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IP Roundup: Panasonic, Asuragen, Illumina, US CDC, Canon, Aviva Bio, MIT, and More


Panasonic of Osaka, Japan, has received US Patent No. 8,568,579, "Biosensor, biosensor chip and biosensor device." According to the patent, the biosensor includes a working electrode, a counter electrode opposing the working electrode, a working electrode terminal, a working electrode reference terminal connected to the working electrode by wires, and a counter electrode terminal connected to the counter electrode by a wire. By employing a structure with at least three electrodes, the inventors claim it is possible to assay a target substance without being influenced by the line resistance on the working electrode side.

Asuragen of Austin, Texas, has received US Patent No. 8,568,971, "Methods and compositions involving microRNA." Methods are claimed for isolating, enriching, and labeling miRNA molecules and for preparing and using arrays or other detection techniques for miRNA analysis. Using such methods, one can characterize miRNAs for diagnostic, therapeutic, and prognostic applications, according to the inventors.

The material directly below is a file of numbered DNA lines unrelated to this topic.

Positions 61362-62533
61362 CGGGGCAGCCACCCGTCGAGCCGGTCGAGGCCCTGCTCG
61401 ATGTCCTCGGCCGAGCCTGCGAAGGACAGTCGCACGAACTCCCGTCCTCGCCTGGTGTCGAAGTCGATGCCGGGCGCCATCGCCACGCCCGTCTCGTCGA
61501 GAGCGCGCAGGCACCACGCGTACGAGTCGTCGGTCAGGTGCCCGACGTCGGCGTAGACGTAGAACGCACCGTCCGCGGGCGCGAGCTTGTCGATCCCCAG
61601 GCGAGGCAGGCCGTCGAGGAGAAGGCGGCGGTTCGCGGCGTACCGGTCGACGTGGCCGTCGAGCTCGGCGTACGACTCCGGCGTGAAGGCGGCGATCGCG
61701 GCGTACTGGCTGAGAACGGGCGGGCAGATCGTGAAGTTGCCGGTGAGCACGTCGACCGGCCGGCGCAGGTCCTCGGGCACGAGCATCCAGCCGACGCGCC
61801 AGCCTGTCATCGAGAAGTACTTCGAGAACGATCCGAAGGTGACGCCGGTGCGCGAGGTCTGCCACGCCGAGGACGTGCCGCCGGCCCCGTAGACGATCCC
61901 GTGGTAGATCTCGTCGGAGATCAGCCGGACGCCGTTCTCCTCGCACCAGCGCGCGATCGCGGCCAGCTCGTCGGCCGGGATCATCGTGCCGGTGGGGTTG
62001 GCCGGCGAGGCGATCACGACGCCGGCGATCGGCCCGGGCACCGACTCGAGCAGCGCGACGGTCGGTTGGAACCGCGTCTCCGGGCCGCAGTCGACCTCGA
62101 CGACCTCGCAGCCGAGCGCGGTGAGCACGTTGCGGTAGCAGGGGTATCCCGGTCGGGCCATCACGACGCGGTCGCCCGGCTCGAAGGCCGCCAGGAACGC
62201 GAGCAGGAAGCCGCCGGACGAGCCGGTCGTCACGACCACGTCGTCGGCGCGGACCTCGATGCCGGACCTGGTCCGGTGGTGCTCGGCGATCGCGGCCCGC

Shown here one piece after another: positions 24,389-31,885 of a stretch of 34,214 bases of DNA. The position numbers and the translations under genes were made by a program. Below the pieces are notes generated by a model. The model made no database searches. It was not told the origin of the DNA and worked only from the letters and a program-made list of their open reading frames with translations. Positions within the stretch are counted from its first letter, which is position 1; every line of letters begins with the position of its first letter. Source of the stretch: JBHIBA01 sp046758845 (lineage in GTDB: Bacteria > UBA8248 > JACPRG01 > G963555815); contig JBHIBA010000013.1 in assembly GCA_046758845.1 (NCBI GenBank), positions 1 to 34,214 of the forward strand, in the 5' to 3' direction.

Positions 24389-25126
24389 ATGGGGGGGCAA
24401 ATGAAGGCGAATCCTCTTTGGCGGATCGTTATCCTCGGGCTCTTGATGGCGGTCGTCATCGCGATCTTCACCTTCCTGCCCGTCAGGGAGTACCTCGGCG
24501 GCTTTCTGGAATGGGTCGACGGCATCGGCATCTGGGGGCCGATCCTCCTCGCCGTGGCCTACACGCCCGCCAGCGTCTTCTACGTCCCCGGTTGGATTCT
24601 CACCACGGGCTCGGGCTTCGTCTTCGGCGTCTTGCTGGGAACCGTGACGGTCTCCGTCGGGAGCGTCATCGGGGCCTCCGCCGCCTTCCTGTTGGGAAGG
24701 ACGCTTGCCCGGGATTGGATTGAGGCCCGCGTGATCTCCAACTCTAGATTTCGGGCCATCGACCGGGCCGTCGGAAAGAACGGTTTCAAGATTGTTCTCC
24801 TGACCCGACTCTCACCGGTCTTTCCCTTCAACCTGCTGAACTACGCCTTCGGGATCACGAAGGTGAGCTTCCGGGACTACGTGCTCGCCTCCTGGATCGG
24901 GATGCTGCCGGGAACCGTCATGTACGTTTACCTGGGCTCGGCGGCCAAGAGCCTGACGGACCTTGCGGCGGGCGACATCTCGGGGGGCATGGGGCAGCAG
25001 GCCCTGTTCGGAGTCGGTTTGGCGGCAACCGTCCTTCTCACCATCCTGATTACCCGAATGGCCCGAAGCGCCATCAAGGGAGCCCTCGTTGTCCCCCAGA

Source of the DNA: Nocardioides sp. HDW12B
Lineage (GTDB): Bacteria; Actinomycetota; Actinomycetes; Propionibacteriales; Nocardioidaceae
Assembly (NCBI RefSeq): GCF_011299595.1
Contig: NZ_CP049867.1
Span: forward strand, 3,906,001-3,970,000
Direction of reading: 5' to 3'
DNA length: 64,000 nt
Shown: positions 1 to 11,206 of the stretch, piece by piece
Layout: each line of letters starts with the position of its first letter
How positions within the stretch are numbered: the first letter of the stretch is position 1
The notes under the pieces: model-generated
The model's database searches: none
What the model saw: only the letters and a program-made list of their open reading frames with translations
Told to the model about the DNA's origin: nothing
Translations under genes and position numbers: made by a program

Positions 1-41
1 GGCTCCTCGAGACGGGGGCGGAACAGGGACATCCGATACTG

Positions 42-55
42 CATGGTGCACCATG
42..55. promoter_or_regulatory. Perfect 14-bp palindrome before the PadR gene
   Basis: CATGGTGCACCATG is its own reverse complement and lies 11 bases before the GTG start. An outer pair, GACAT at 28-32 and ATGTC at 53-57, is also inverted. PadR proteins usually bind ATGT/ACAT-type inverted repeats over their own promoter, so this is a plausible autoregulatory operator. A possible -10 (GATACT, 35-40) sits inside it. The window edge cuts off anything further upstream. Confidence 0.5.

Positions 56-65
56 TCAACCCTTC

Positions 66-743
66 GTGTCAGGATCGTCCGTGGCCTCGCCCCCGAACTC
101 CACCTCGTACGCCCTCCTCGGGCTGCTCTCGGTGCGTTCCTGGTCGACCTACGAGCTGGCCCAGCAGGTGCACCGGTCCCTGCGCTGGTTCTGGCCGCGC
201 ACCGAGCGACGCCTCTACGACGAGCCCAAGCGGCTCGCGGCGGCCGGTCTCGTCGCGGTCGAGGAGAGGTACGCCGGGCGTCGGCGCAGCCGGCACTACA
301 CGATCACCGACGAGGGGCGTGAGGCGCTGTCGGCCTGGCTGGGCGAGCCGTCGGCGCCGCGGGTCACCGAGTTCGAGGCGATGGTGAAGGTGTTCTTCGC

Illumina of San Diego has received US Patent No. 8,568,979, "Compositions and methods for representational selection of nucleic acids from complex mixtures using hybridization." The patent provides a method of selecting a representational sample of nucleic acid sequences from a complex mixture. It includes contacting a complex mixture of nucleic acids under conditions sufficient for hybridization, and removing unhybridized nucleic acids to select a representational sample of nucleic acids having a complexity of less than 10 percent but more than 0.001 percent of the complex mixture.

The US Centers for Disease Control and Prevention has received US Patent No. 8,568,981, "Probe and method for detection and discrimination of types and subtypes of influenza viruses." According to the claimed method, a sample suspected of containing a nucleic acid of an influenza virus is screened for the presence or absence of that nucleic acid. The presence of the influenza virus nucleic acid indicates the presence of influenza virus. Determining whether the influenza virus nucleic acid is present in the sample can be accomplished by detecting hybridization between an influenza specific probe, influenza type specific probe, and subtype specific probe and an influenza nucleic acid. Probes and primers for the detection, typing, and subtyping of influenza virus are also disclosed, as are kits and arrays that contain the disclosed probes and primers.

Canon of Tokyo has received US Patent No. 8,568,983, "Probe, probe set, probe carrier, and testing method." The patent claims a method of specifically detecting the internal transcribed spacer region in the DNA of Candida tropicalis, a pathogenic fungus. It includes reacting a sample with a probe carrier containing three probes, and detecting the reaction intensity of each probe on the carrier. According to the patent, the ITS region of the fungus' DNA should react with all probes on the carrier.